A BC Ferries vessel and some of its cargo are thawing on the central coast after quite a night at sea.
“It was like something out of the movies,” said deckhand Travis Young of how the sea spray froze directly onto the Nimpkish as it sailed from Bella Bella to Bella Coola on Saturday.
“Waves were freezing all over the boat, it was building and building,” Young told Black Press Media Monday. “When you are training, you take courses and see things about de-icing, but I never thought I’d see it on the central coast.”
According to Environment Canada, the Bella Coola area received temperatures as low as -17.5 C and wind gusts up to 52 kilometres an hour on Saturday. Gusts were up to 81 kilometres an hour the next day.
“It started freezing about three hours out of Bella Bella,” Young said. “We made it to Bella Coola about 1:30 in the morning, which was later than usual. We were fighting a huge headwind on the Dean Channel and going slower than usual.”
The Nimpkish always has a captain, a mate and two deckhands on board with two people on the bridge at all times, Young said.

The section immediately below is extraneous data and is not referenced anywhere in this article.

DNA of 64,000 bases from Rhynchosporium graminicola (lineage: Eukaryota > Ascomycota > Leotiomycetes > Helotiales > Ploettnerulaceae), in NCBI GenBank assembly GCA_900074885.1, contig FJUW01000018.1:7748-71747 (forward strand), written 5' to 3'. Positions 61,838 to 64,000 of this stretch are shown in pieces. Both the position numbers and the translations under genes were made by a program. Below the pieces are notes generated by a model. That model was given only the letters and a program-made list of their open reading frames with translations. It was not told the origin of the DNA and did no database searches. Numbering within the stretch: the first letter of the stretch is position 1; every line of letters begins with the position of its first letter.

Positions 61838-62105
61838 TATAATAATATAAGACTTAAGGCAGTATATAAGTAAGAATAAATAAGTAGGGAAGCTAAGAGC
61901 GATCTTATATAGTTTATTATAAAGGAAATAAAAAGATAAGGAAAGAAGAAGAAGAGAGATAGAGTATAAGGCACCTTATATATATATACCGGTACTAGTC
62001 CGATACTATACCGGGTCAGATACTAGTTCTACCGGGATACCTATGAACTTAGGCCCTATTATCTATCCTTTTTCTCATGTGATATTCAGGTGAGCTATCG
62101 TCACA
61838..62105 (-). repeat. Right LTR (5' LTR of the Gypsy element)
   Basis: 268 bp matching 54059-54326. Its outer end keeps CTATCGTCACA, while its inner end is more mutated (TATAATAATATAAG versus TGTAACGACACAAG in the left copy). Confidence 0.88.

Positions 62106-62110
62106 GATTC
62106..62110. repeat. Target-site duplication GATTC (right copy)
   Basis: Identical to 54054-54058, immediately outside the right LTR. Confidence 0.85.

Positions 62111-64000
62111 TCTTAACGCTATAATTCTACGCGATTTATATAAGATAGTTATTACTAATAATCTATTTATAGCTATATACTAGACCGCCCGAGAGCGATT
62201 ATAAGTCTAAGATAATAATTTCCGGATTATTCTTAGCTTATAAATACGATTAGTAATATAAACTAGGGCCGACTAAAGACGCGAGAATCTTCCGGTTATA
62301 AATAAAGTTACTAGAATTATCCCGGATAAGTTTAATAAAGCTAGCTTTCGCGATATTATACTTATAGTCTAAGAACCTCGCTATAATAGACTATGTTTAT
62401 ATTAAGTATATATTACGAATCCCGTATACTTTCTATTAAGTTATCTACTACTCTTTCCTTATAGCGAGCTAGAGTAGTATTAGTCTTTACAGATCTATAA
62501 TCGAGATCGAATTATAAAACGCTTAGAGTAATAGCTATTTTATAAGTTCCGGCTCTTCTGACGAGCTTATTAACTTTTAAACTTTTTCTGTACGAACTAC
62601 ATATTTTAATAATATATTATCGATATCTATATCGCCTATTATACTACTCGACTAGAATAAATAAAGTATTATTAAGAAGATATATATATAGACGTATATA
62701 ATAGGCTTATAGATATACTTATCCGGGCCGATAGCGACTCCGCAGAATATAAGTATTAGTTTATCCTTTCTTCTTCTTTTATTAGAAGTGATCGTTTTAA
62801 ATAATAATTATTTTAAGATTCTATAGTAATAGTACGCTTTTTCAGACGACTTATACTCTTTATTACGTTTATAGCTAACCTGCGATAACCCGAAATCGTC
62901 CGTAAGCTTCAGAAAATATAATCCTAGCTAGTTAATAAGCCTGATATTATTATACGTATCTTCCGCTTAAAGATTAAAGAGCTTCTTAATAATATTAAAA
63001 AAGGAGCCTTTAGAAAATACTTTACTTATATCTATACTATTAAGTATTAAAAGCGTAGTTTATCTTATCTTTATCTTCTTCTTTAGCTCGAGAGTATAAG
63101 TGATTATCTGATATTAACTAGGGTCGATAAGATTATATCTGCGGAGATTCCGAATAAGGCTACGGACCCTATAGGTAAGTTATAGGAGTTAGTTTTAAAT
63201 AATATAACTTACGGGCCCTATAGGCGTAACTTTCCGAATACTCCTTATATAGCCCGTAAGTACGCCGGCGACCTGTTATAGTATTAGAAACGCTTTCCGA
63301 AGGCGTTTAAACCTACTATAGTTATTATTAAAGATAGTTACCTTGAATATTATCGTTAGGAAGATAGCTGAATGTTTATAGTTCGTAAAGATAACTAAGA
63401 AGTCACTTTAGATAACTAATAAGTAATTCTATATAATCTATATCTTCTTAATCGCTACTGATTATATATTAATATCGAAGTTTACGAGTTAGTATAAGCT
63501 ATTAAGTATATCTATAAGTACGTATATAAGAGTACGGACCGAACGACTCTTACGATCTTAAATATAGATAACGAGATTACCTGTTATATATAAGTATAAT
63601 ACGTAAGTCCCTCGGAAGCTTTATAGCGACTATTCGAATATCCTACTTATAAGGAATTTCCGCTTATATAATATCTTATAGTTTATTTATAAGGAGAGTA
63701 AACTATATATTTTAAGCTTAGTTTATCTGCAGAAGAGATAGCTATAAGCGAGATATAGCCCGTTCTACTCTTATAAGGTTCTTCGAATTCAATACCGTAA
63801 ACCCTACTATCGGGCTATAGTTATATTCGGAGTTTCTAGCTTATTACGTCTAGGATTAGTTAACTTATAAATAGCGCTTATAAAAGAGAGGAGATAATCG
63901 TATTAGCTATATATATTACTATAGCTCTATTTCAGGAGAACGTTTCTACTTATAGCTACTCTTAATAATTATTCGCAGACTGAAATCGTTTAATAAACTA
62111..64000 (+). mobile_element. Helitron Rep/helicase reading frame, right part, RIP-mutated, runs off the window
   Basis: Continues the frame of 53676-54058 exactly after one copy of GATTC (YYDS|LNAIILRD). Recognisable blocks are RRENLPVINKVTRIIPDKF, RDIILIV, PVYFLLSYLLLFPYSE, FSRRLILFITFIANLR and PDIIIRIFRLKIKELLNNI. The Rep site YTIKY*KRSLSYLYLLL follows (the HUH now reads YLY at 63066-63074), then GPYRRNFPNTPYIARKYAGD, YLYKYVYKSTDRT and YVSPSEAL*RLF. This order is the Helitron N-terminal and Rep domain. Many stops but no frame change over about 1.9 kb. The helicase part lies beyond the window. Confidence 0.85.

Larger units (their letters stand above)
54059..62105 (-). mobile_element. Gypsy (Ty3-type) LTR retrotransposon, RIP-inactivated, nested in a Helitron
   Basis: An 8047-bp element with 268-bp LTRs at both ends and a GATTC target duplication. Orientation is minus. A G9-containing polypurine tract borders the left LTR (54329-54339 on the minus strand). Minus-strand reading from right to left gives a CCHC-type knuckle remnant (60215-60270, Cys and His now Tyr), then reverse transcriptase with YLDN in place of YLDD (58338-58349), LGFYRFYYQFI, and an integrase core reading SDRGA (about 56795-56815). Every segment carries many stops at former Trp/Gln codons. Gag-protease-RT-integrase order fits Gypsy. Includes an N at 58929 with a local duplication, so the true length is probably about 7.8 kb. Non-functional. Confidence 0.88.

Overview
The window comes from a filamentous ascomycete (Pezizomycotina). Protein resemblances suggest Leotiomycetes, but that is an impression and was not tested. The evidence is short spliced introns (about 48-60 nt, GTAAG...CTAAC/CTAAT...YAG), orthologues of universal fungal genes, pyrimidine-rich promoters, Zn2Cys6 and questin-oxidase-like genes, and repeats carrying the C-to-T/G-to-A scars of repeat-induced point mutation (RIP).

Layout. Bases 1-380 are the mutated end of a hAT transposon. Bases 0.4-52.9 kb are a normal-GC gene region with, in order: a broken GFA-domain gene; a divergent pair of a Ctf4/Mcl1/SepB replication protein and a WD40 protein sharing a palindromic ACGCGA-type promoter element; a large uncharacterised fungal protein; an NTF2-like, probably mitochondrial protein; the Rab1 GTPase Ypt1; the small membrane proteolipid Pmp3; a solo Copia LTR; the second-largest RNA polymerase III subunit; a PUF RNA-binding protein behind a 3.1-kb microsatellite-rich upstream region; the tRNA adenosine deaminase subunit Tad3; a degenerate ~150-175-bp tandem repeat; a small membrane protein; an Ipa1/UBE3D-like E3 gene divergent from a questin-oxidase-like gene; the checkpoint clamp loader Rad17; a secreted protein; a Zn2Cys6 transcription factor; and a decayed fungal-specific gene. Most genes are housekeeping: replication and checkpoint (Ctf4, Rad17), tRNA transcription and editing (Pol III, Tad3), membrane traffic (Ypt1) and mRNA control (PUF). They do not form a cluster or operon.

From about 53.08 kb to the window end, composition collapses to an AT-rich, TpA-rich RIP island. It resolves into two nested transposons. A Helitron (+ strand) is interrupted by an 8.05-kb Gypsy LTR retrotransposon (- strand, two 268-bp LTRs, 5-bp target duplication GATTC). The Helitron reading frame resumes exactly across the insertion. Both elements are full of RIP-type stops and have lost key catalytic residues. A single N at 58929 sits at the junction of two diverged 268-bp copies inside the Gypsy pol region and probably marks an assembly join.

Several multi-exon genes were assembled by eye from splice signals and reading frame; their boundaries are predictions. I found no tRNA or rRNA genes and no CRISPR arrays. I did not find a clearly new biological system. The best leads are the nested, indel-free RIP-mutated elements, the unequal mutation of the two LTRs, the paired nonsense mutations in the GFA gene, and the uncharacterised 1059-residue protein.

On Saturday, there were one passenger vehicle and seven passengers, and moving around the boat became increasingly dangerous.
“At one point, there was a foot thick of icy slush on the deck,” Young added. “We’d tell people when we thought it was safe to go to the washroom or tell them to sit down.”
Ice was also forming on the windshield of the bridge. When it was time to dock in Bella Coola, Young and the other deckhand, Todd Nickless, were scraping off the ice so the captain could see.
“The lines were all frozen when we were tying up at the dock too, but we got her done,” Young said.
Originally from Maple Ridge, Young has worked as a deckhand on the Nimpkish for two years. He moved to Bella Coola five years ago, following his brother who had moved there for an affordable lifestyle.
As for his first ice adventure, Young said it was neat to be part of it. “Our highest concern was safety,” he said.
The central coast has seen strong winds in recent days and is still under an Arctic outflow warning.